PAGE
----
List of Figures

View Image Figure 1:
The embedding of Minkowski space into the Einstein cylinder ℰ.
View Image Figure 2:
The conformal diagram of Minkowski space.
View Image Figure 3:
Spacelike hypersurfaces in the conformal picture.
View Image Figure 4:
Waveforms in physical space-time.
View Image Figure 5:
Waveforms in conformal space-time.
View Image Figure 6:
The physical scenario: The figure describes the geometry of an isolated system. Initial data are prescribed on the blue parts, i.e. on a hyperboloidal hypersurface and the part of − ℐ which is in its future. Note that the two cones ℐ + and ℐ − are separated to indicate the non-trivial transition between them.
View Image Figure 7:
The geometry of the asymptotic characteristic initial value problem: Characteristic data are given on the blue parts, i.e. an ingoing null surface and the part of − ℐ that is in its future. Note that the ingoing surface may develop self-intersections and caustics.
View Image Figure 8:
The geometry near space-like infinity: The “point” i0 has been blown up to a cylinder that is attached to − ℐ and + ℐ. The physical space-time is the exterior part of this “stovepipe”. The “spheres” ± I and 0 I are shown in blue and light green, respectively. The brown struts symbolize the conformal geodesics used to set up the construction. Note that they intersect ℐ and continue into the unphysical part.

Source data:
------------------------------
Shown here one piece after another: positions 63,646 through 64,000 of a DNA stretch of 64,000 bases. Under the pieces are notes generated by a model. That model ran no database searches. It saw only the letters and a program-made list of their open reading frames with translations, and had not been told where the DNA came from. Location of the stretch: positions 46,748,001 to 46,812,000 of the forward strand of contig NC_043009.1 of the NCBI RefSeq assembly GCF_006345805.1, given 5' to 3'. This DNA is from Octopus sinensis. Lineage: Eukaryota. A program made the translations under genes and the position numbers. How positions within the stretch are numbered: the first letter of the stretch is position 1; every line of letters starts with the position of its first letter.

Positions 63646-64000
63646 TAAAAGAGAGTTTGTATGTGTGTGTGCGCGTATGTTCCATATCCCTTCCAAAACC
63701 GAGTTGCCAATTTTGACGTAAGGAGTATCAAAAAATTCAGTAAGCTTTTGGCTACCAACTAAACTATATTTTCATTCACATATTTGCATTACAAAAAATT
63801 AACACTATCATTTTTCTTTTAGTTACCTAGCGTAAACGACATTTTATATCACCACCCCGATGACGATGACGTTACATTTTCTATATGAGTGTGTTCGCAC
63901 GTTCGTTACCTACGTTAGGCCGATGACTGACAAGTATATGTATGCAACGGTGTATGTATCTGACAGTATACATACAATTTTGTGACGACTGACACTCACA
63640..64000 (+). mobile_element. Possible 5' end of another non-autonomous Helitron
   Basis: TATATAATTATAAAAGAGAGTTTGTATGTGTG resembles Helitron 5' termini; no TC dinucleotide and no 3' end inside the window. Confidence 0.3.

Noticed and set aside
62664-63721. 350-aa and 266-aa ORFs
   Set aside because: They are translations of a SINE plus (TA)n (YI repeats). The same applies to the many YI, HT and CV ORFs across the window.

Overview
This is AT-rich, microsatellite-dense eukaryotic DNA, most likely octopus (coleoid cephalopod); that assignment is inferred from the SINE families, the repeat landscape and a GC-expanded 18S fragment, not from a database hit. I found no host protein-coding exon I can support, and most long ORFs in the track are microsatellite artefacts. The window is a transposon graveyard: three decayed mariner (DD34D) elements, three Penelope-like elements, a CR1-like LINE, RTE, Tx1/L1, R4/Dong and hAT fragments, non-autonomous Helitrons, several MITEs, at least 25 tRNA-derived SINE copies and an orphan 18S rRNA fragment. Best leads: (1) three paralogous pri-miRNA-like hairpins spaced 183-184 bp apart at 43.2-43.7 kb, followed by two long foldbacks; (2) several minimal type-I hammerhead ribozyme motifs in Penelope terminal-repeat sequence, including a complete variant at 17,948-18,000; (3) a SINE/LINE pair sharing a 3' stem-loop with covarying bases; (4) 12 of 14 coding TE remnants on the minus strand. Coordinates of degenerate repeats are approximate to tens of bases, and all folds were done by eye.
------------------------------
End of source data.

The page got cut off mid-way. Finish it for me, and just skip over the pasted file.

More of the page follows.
View Image Figure 9:
The geometry of the standard Cauchy approach. The green lines are surfaces of constant time. The blue line indicates the outer boundary.
View Image Figure 10:
The geometry of Cauchy-Characteristic matching. The blue line indicates the interface between the (inner) Cauchy part and the (outer) characteristic part.
View Image Figure 11:
The geometry of the conformal approach. The green lines indicate the foliation of the conformal manifold by hyperboloidal hypersurfaces.
View Image Figure 12:
An axi-symmetric solution of the Yamabe equation with u = 1 on the boundary (top) and its third differences in the z-direction (bottom). The location of ℐ is clearly visible.
View Image Figure 13:
The difference between two solutions of the Yamabe equation obtained with different boundary conditions outside. Only the values less than 0.005 are shown.
View Image Figure 14:
Upper corner of a space-time with singularity (thick line). The dashed line is ℐ, while the thin line is the locus of vanishing divergence of outgoing light rays, i.e. an apparent horizon.
View Image Figure 15:
Decay of the radiation at null-infinity.
View Image Figure 16:
The radiation field ψ4 and the Bondi mass for a radiating A3-like space-time.
View Image Figure 17:
The numerically generated ‘Kruskal diagram’ for the Schwarzschild solution.
View Image Figure 18:
The rescaled Weyl tensor in a flat space-time obtained from flat initial data and random boundary data in the unphysical region.